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Finger picks...straight or angled...

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Jul 10, 2020 - 1:15:50 PM
955 posts since 6/13/2012

I have been using ProPik straight blade finger picks for a long time. But they also come in angled blades as well. I use the double wrapped ones which will stay on and fit my fingers very well. They also come in brass or nickel plated. Depending on the position of your right hand over the cone, the angled picks might work to your advantage. Have any of you out there experimented with the the angle of your particular preference of blades ? Left or right angled or straight. Do you modify the curve of the blade to attack the strings ? Let's hear from you on this subject.

Jul 10, 2020 - 4:50:20 PM

islandgirl

Canada

269 posts since 6/4/2012

You’ve made me think about this, Tom. I just automatically bent the blades over my fingertips because that’s what I do with my banjo picks, but thinking about it, the angle of attack is totally different. One is flat and the other upright. I’m going to experiment. Maybe straight blades would work better for me on reso. I haven’t noticed the bent blades not working, but maybe they would be improved straight.

Jul 10, 2020 - 5:34:27 PM

badger

USA

419 posts since 8/10/2008

I tried them when they came out, and they didn't seem to make a difference. My preference is straight picks (I'm really sold on the Bob Acri stainless, but used the double wrap PP for years) slightly angled on the fingers towards the thumb. Blades are slightly bent in to fit closer to the finger pad. Every time I've attempted to change blade angles has ended badly. just my $.02

Jul 10, 2020 - 6:05:54 PM

chipmunk

Canada

91 posts since 8/12/2008

Hmmmmm...now you have me thinking Tom, and that is scary for an older fellow wink.  I have used the ProPik Reso for a number of years mainly because of the blade angle (angled away from the thumb when looking at the palm of your open hand).  I didn't realize that the other models also came with angled blades until I just took a look on their website.  I have used other straight blade picks but found that I had to angle the blades to fit my attack angle on the dobro, sometimes not very successfully.  I am playing a lot of lap steel now and they seem to work ok there as well.  I guess muscle memory comes into play.  I prefer the split wrap as they tend to stay on better.  Nickel/silver for dobro and brass for lap steel...just my preference.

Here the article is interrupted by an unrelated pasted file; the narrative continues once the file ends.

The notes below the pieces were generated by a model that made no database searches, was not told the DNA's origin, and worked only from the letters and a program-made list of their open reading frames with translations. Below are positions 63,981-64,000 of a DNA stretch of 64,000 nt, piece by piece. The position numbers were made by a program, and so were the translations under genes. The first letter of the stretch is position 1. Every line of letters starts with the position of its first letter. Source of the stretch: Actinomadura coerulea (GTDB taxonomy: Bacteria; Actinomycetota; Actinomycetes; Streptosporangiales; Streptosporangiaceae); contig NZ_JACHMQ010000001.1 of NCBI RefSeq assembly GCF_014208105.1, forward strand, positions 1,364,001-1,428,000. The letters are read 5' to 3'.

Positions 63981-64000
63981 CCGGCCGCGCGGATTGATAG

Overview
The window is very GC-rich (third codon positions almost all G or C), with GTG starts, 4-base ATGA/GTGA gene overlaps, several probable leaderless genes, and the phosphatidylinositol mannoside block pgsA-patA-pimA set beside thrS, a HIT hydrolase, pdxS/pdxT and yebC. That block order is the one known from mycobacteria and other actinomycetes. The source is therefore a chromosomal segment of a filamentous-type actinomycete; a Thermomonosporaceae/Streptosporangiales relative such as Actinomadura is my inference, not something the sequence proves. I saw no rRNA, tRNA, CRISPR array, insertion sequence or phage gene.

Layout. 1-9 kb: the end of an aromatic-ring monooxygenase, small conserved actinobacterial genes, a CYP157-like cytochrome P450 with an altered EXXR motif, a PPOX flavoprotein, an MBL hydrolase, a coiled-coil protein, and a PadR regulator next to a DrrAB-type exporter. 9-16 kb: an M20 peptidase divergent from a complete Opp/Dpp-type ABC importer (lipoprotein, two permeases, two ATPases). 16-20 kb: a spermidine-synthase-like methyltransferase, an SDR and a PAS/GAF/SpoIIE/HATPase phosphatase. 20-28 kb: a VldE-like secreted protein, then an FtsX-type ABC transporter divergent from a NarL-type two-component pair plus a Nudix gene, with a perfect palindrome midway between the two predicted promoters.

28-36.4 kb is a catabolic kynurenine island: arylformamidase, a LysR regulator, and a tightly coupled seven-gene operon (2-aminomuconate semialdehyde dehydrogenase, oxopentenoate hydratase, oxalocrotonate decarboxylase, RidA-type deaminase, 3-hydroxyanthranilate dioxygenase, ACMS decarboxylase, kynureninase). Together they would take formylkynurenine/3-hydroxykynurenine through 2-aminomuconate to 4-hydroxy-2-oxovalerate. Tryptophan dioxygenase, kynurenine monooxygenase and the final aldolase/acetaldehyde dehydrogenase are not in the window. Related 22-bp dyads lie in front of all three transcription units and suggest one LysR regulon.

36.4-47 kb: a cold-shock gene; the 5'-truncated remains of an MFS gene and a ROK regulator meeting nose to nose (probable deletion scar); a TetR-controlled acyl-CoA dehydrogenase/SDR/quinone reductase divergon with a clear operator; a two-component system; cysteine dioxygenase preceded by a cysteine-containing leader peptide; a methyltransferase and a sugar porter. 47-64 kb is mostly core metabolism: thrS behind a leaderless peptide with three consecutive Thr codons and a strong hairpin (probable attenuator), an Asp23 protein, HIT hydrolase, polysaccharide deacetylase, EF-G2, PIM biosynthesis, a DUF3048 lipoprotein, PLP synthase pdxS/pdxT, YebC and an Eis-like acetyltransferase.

Jul 10, 2020 - 6:43:07 PM

RezBluez

Canada

148 posts since 1/24/2015

I have to use the angled ones, but they are angled back towards the bridge. My thumb is so short I really have to angle my hand. The reso picks put me right back on track to strike the strings square on.

Jul 10, 2020 - 10:28:53 PM
likes this

995 posts since 1/10/2009

I use the same picks on steel, dobro and banjo, Dunlop .020s. They aren't angled, but to compensate for the angle of my pick stroke I rotate the picks a little on my fingers so they strike the string squarely more or less. Randy Kohrs showed me this and I think many top players do the same. Looking from above, the blade rotates toward the bridge enough so that you are striking with the center of the blade and not the edge.

Jul 12, 2020 - 11:06:39 AM

1061 posts since 9/29/2009

Second what Greg said. I first noticed the the wear on one edge of the picks from the wound strings, so rotated as he said, such that the string contacts the center of the blade. To my ear the sound is fuller and fatter, and may not wear the strings as quickly. If you play multiple instruments like Greg, your hand position might not be exactly the same on each one, and so require a slightly different degree of rotation.

Jul 12, 2020 - 4:07:51 PM

resotom

USA

955 posts since 6/13/2012

Some players have blades curved right around their fingers while others prefer to bend them to get more 'bite' on the strings. What is your preference on this subject ?

Jul 12, 2020 - 4:45:28 PM

Bob Blair

Canada

158 posts since 12/17/2010

I curve my picks around my fingers quite a lot which works for my hand position - sometimes I uncurl them and I find I can play with them either way and in any case my fingers will drop between the strings enough that the mass of my finger is behind the picking stroke at the start. Unlike Greg I don't use the same picks for pedal steel as I do for dobro - I like the ACRI picks a lot but they just don't work for me on pedal steel - I mostly use old Nationals for that. When I use the Nationals on dobro I hear a bit more scratching than I like to hear. I think I do rotate the blades a bit too to get a more square attack but I don't think about it a lot and it just seems to have happened unconsciously. I've tried the angled picks and they felt weird to me.

Jul 13, 2020 - 8:17:41 AM

PeterJ

USA

135 posts since 8/5/2008

I do the same as Greg - Dunlop .020s, slightly rotated, same picks for banjo, reso and lap steel. Since I switch between steel and banjo mid-set, I can't switch picks, too.

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